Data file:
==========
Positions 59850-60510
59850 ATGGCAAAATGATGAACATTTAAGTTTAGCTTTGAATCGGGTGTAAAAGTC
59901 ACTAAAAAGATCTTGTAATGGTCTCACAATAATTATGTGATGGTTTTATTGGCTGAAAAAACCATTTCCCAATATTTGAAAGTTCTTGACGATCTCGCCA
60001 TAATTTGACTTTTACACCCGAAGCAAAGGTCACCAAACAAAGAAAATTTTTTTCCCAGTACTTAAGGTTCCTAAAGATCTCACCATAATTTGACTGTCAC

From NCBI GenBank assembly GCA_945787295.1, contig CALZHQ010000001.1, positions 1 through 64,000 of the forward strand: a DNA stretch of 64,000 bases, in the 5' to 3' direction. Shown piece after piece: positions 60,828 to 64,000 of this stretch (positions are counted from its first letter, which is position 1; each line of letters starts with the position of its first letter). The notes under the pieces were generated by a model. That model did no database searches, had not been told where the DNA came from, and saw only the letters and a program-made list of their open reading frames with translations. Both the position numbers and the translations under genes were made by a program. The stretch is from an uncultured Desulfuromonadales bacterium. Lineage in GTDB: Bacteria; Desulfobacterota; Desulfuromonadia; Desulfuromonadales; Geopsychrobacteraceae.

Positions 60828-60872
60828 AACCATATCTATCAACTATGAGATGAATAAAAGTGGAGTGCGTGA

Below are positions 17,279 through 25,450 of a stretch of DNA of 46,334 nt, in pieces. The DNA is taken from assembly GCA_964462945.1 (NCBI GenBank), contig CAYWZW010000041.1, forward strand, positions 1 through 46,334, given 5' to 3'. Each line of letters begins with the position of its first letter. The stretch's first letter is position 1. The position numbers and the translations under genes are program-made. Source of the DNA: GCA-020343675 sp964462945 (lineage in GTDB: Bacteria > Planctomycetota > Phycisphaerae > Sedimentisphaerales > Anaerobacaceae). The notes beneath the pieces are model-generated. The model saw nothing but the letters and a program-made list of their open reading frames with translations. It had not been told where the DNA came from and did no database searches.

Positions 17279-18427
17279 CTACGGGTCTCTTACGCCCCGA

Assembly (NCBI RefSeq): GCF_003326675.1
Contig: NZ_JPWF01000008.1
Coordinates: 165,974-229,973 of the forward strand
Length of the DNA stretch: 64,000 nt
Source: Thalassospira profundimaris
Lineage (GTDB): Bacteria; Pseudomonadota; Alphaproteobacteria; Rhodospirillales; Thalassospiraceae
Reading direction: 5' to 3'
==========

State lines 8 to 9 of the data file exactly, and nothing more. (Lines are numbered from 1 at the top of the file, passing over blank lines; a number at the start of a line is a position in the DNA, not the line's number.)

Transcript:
Below are positions 17,279 through 25,450 of a stretch of DNA of 46,334 nt, in pieces. The DNA is taken from assembly GCA_964462945.1 (NCBI GenBank), contig CAYWZW010000041.1, forward strand, positions 1 through 46,334, given 5' to 3'. Each line of letters begins with the position of its first letter. The stretch's first letter is position 1. The position numbers and the translations under genes are program-made. Source of the DNA: GCA-020343675 sp964462945 (lineage in GTDB: Bacteria > Planctomycetota > Phycisphaerae > Sedimentisphaerales > Anaerobacaceae). The notes beneath the pieces are model-generated. The model saw nothing but the letters and a program-made list of their open reading frames with translations. It had not been told where the DNA came from and did no database searches.

Positions 17279-18427